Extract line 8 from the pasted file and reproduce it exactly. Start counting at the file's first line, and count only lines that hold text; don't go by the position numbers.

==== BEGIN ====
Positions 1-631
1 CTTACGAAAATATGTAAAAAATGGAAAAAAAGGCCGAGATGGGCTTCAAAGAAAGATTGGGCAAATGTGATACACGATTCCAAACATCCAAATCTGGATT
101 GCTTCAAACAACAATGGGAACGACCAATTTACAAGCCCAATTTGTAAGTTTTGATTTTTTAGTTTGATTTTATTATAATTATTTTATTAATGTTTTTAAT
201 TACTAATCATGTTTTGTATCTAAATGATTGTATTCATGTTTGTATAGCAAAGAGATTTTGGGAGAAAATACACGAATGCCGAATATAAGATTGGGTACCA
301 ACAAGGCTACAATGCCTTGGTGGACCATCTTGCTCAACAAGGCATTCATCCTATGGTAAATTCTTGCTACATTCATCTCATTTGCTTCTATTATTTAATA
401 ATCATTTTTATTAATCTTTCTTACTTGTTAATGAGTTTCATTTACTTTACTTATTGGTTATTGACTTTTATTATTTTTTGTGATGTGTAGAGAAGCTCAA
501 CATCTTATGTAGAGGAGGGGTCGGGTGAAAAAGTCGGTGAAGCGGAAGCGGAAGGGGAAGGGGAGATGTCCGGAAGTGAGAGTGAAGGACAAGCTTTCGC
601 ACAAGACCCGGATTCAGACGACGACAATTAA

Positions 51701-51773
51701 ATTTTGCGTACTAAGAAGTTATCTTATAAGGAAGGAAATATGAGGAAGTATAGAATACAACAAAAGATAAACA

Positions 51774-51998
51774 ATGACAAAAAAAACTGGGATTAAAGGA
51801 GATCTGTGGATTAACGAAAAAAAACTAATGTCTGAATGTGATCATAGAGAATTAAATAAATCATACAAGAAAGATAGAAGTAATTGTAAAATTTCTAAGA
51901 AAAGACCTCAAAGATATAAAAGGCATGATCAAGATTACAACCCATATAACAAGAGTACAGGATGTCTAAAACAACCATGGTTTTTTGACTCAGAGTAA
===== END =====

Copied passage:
601 ACAAGACCCGGATTCAGACGACGACAATTAA